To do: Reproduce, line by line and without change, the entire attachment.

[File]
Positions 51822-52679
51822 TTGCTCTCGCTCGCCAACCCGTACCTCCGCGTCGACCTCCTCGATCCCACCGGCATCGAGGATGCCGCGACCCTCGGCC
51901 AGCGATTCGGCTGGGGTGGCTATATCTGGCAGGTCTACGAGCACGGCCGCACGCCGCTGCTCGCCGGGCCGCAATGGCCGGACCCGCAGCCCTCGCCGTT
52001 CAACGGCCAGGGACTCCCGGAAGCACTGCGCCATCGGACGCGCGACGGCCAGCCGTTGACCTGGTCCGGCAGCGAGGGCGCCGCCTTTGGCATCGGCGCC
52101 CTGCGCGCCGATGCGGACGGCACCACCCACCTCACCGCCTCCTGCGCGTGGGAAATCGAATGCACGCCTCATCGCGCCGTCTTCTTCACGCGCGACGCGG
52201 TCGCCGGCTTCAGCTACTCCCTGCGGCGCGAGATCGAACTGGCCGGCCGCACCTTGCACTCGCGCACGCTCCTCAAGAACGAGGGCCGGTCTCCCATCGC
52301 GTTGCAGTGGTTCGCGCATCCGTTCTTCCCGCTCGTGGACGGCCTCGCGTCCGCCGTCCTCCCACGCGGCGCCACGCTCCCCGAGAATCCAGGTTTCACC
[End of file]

Positions 51822-52679
51822 TTGCTCTCGCTCGCCAACCCGTACCTCCGCGTCGACCTCCTCGATCCCACCGGCATCGAGGATGCCGCGACCCTCGGCC
51901 AGCGATTCGGCTGGGGTGGCTATATCTGGCAGGTCTACGAGCACGGCCGCACGCCGCTGCTCGCCGGGCCGCAATGGCCGGACCCGCAGCCCTCGCCGTT
52001 CAACGGCCAGGGACTCCCGGAAGCACTGCGCCATCGGACGCGCGACGGCCAGCCGTTGACCTGGTCCGGCAGCGAGGGCGCCGCCTTTGGCATCGGCGCC
52101 CTGCGCGCCGATGCGGACGGCACCACCCACCTCACCGCCTCCTGCGCGTGGGAAATCGAATGCACGCCTCATCGCGCCGTCTTCTTCACGCGCGACGCGG
52201 TCGCCGGCTTCAGCTACTCCCTGCGGCGCGAGATCGAACTGGCCGGCCGCACCTTGCACTCGCGCACGCTCCTCAAGAACGAGGGCCGGTCTCCCATCGC
52301 GTTGCAGTGGTTCGCGCATCCGTTCTTCCCGCTCGTGGACGGCCTCGCGTCCGCCGTCCTCCCACGCGGCGCCACGCTCCCCGAGAATCCAGGTTTCACC